In the examples above, it’s contextually clear that the subject is performing the action in that moment (as we speak, Ben and Allie are working).

Use #2: Long-term actions or activities that are still current at the moment of speaking

estás aprendiendo español.
You are learning Spanish.

¿En dónde estás trabajando?
Where are you working?

¿Todavía estás buscando departamento?
Are you still looking for an apartment?

In this second set of present progressive examples expresses that the actions are in progress or are still current. By asking ¿en dónde estás trabajando?, I’m inquiring about your current job.

graphic showing how to use the present progressive in spanish

Take Note: It’s called present progressive because we’re using the present form of ‘estar’. However, there are also progressive tenses in the past and future. In such cases, you’ll use the past or future forms of ‘estar’. 

Difference Between Present and Present Progressive in Spanish

Since they both refer to the present, some people assume that the simple present and present progressive in Spanish are interchangeable. However, these tenses convey different information. 

graphic showing the difference between the present progressive and the simple present in spanish

The Spanish present provides information about current habits, facts, or qualities

Jessica vive en España y tiene dos perros.
Jessica lives in Spain and has two dogs.

On the other hand, the present progressive in Spanish focuses on actions that are currently happening (actions in progress):

Jessica está paseando a sus perros.
Jessica is walking her dogs.

Understanding Using Present vs Present Progressive

While these two tenses often do express different information, you’ll find many contexts where they can be used at least somewhat interchangeably. Let’s break down the two above examples with Jessica:

  • In Example #1, we could say either Jessica lives in Spain (Jessica vive en España) or Jessica is living in Spain (Jessica está viviendo en España). While both are correct, there’s a permanence to the present tense that isn’t necessarily true with the present progressive. If Jessica were living in Spain for a few years, the present progressive would be more accurate.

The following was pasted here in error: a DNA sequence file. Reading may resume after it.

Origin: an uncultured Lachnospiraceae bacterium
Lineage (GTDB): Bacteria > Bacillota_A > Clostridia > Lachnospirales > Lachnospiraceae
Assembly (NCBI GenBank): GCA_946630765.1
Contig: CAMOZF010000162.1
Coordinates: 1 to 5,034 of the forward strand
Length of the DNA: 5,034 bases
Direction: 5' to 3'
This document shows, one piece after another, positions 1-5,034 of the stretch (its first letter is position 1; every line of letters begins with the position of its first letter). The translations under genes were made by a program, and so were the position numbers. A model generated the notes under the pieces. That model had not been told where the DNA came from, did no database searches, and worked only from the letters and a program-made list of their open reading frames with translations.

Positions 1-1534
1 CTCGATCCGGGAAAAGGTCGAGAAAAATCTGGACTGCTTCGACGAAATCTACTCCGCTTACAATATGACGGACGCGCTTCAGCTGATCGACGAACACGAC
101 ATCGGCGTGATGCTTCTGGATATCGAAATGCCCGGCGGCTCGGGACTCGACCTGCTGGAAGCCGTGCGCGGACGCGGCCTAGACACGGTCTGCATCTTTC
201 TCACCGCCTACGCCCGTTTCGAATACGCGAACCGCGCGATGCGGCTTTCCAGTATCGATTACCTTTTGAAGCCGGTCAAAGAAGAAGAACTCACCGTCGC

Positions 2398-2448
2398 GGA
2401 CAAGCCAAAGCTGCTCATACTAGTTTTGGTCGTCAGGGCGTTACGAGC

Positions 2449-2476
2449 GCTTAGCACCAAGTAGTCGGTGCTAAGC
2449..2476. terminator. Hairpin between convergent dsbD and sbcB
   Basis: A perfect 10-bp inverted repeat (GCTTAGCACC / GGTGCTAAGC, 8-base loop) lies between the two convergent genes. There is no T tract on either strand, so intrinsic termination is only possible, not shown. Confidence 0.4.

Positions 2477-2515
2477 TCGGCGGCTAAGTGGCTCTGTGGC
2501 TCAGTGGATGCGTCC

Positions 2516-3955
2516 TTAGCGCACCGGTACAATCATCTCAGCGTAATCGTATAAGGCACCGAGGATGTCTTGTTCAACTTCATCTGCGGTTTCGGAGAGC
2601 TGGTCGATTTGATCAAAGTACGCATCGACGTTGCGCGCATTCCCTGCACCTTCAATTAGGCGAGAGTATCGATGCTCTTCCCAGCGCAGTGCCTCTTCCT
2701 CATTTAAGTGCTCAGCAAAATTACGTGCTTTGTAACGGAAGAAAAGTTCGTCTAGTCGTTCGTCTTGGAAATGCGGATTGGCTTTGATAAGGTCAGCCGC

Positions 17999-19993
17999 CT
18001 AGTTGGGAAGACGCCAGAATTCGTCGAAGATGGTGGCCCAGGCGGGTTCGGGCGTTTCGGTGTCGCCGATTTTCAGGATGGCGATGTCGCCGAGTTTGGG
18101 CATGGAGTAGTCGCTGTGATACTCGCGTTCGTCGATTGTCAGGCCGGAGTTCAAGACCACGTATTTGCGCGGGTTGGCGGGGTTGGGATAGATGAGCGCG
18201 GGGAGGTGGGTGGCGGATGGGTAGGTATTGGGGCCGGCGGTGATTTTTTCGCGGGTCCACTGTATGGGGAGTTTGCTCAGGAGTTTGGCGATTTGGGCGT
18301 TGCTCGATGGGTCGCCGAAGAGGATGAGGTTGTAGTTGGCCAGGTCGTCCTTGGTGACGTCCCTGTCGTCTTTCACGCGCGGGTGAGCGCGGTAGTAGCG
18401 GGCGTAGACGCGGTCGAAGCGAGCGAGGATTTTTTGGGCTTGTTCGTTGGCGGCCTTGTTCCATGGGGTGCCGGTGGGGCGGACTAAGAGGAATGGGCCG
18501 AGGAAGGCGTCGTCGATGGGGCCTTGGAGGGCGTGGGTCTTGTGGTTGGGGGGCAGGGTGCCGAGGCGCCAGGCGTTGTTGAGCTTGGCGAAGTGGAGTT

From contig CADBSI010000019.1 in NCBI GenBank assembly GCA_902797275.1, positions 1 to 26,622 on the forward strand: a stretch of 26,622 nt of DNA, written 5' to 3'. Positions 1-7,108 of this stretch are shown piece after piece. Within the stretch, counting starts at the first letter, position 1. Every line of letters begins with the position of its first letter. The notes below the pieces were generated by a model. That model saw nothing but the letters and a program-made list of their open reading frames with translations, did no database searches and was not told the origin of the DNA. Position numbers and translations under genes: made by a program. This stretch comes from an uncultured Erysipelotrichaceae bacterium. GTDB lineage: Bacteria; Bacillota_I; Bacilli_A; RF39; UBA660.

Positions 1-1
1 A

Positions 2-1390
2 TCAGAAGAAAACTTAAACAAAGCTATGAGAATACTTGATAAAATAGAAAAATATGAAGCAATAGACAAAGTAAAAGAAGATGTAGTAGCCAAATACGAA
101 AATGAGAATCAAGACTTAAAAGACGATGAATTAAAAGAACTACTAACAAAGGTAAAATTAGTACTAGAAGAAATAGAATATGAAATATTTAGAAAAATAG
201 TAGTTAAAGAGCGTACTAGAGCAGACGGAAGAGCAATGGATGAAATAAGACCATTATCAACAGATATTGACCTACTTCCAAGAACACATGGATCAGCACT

• In Example #2, the same rules would apply. Jessica is walking her dogs (Jessica está paseando a sus perros) is used when talking about the moment of speaking. In order to use the present tense, we would want to express details about this habit. For instance, Jessica walks her dogs in the evenings (Jessica pasea a sus perros en las tardes).

Key Points

The present progressive in Spanish is a basic and essential tense that native and fluent speakers use in their conversations on a daily basis. Here are the key points you should keep in mind: 

  • The Spanish present progressive refers to actions that:
    • Are taking place at the moment of speaking. 
    • Are still current or in progress.
  • Estar (present) + gerund is the formula to build the present progressive tense. 
  • ‘Estar’ delivers information about the subject while the gerund refers to the action
  • Spanish regular gerunds are formed with the following endings: 
    • ando for -ar verbs.
    • iendo for -er and -ir verbs. 
  • Irregular gerunds will also be irregular verbs in the present progressive.
  • Reflexive and object pronouns can be placed before ‘estar’ or attached to the gerund when using the Spanish present progressive tense.

Download the Spanish Present Progressive Cheat Sheets & Summary PDF

Please feel free to download a free copy of the cheat sheets, key points and rules all in PDF format to study later.

Practice Quiz: Present Progressive Tense Conjugation

Take the Present Progressive quiz which will test your conjugation skills with multiple choice questions for this tense.

Daniela Sanchez

¡Hola! Soy Daniela Sanchez, I’ve taught Spanish in Mexico to a wide array of foreigners. From students and tourists to doctors and soldiers who’ve moved and visited here over the years. During the day I’m a freelancer and marketer, while at night I’m here writing for students of the world wide web looking to learn Spanish. I hope you find what you’re looking here during your journey into Español 🙂 Read More About Me